Nabendu Bhattacharya is a prominent Ghazal singer, music educator and composer of the contemporary generation of Indian Light Classical Musicians. When he was a toddler his mother used to switch on the radio to keep him quiet while she went about her chores. He guesses, somehow this was his introduction to music in its crude form and his mother too recognized the closeness. Cultural functions in school and varied taste in music kept him going and soon he found his calling. Academics were never his forte and he didn’t want it to be either. Gradually as he resolved to take up music as his career, he mastered the subject under the guidance of Pandit.A.T.Kannan, Pandit Sanjoy Bandopadhyay and Acharya Jayanto Bose. At present he is working successfully as a music instructor at I.C.S.E. Kaushik Chattapadhyay spoke to him on behalf of BE.
Q. What is your opinion about the importance of the technical flair of an artiste in Indian Classical Music?
A. Classical music basically functions as the alphabet is the language of music, be it western or eastern. There is a certain framework within which melodies functions beyond lyrics. It is often referred to as an improvisation, goes far beyond mere spontaneous creation of musical thought.
Q. Incorporation of Classical Music in modern cinema:
A. I am absolutely in favour of this trend in the industry as when we were in our formative years, we have had directors doing the same. For example, if we take Satyajit Ray into consideration, he has made extensive use of various ragas to depict situations. It showed how music can speak volumes, how a raag can capture an emotion in its twists and turns, how nature reflects the tone of the raag. The words, the emotions, the sensations that a raag can deliver, I believe equals no other forms of music and their incorporation, albeit in a more urbane way in the film industry is a great news and should be continued by all means.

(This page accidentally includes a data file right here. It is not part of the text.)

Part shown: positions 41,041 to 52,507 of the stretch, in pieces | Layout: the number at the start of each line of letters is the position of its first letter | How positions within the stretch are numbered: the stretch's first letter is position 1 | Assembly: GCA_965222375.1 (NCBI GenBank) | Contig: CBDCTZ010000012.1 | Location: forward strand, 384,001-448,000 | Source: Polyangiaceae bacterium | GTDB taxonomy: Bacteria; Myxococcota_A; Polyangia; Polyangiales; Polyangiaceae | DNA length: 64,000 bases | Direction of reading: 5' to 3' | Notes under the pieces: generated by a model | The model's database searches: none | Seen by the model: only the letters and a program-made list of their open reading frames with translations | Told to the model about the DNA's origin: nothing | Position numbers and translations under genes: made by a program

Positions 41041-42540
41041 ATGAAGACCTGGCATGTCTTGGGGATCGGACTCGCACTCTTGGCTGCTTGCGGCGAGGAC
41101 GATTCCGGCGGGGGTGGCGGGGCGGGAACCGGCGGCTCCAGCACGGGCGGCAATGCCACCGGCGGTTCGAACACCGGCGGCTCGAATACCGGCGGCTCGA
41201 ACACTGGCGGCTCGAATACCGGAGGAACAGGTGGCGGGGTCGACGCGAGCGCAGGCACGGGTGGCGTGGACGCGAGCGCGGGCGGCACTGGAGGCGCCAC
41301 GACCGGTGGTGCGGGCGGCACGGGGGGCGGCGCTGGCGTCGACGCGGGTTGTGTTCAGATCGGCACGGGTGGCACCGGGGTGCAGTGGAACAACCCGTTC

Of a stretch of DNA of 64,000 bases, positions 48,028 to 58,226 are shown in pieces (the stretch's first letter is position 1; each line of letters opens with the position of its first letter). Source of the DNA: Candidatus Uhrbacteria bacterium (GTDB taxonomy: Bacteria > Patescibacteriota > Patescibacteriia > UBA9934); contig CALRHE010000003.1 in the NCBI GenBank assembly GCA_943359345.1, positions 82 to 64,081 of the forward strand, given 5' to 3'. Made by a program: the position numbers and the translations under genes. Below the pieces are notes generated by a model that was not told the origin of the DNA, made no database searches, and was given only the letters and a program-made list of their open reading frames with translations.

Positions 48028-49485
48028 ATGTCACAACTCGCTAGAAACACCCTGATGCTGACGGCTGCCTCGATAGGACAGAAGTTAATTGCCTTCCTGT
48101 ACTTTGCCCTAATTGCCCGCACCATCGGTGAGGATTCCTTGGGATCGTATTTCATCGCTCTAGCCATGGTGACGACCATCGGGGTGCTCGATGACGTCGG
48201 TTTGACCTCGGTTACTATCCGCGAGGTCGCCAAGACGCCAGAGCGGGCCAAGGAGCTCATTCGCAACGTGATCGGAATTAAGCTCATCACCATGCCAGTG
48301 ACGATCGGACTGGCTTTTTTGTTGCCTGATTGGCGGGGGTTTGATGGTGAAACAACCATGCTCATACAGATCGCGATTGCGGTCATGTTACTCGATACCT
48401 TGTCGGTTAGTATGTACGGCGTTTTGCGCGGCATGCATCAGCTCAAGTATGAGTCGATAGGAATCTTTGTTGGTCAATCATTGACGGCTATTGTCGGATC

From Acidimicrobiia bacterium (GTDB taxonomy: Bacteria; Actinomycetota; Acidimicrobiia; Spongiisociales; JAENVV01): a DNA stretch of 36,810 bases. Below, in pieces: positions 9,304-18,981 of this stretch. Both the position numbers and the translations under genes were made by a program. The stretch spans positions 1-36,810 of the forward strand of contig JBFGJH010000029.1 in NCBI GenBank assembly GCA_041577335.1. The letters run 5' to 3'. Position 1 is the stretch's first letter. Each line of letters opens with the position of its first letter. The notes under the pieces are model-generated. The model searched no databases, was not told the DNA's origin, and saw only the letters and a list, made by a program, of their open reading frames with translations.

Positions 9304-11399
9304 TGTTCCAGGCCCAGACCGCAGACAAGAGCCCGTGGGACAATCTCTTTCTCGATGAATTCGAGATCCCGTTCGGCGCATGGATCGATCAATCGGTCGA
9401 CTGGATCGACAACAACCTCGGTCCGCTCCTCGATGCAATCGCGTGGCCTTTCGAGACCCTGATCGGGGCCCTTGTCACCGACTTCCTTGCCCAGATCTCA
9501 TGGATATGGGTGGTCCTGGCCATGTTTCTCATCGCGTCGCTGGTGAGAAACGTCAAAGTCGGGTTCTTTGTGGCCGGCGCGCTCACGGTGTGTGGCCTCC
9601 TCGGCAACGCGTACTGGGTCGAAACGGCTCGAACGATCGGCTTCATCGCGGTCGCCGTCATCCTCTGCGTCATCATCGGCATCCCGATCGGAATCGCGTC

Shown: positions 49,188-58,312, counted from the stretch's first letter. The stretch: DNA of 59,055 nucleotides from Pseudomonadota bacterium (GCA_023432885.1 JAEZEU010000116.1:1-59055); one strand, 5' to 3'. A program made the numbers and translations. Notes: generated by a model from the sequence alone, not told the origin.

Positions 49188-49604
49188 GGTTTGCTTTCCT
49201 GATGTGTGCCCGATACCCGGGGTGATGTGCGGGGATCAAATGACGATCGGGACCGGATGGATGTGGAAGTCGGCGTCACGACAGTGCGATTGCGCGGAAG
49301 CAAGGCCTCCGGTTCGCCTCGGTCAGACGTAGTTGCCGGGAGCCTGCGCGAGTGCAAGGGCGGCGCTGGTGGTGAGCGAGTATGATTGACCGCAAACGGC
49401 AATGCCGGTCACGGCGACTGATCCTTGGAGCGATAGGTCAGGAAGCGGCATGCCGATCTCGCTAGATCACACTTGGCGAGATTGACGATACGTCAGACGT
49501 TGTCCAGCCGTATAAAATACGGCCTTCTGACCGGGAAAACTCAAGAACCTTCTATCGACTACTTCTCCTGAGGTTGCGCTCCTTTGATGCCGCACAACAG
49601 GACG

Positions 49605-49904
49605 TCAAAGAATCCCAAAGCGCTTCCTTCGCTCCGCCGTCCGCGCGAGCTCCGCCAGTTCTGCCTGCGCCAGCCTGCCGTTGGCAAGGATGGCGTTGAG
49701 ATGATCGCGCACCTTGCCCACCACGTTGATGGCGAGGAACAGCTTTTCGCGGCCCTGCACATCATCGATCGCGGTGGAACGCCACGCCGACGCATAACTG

Q. What is your take on the young aspiring artistes?
A. There have been quite a few new artistes of note. Everyone has undertaken rigorous training and that is quite evident in their works. I personally believe, this is the only branch where you cannot possibly get away by practising less or in an offhand manner. The stream itself demands minute attention. Having said this, we find that many gharanas have or are on the verge of extinction and what we are left with is a potpourri of gharanas with no marked distinction. I believe that the blame falls upon the singers for paying with attention to the norms set by the maestros.
Q. How do you measure the fusion in contemporary and classical styles?
A. This depends on the balance between the two. If a measured balance is struck between the two, the fusion is bound to come out well. Therefore, I don’t think it a cause of alarm or it compromises the originality of any of the styles. In fact, if a person can fuse the two styles in a perfectly tempered, I would definitely be all in for that piece.
Q. What would be your message for the future generation?
A. I have noticed one trait that is definitely a cause of concern and it being the trait of achieving success without having worked for it or to rephrase. There are no two ways about mastering the subject, either you go all in or go all out. However, nowadays artistes with a very constricted knowledge of this vein go on to make it large and there is nothing wrong with that. However one must realize that it is all but short-lived and if my advice be considered, I would always want people to learn more, to explore the arena more, to practise more and the more you do so, the closer to success you are. It takes time definitely but the end-product comes across as fabulous as ever.
I strongly believe that music is God's gift, one have to act the part well and receive approbation and that is the meaning and purpose of life...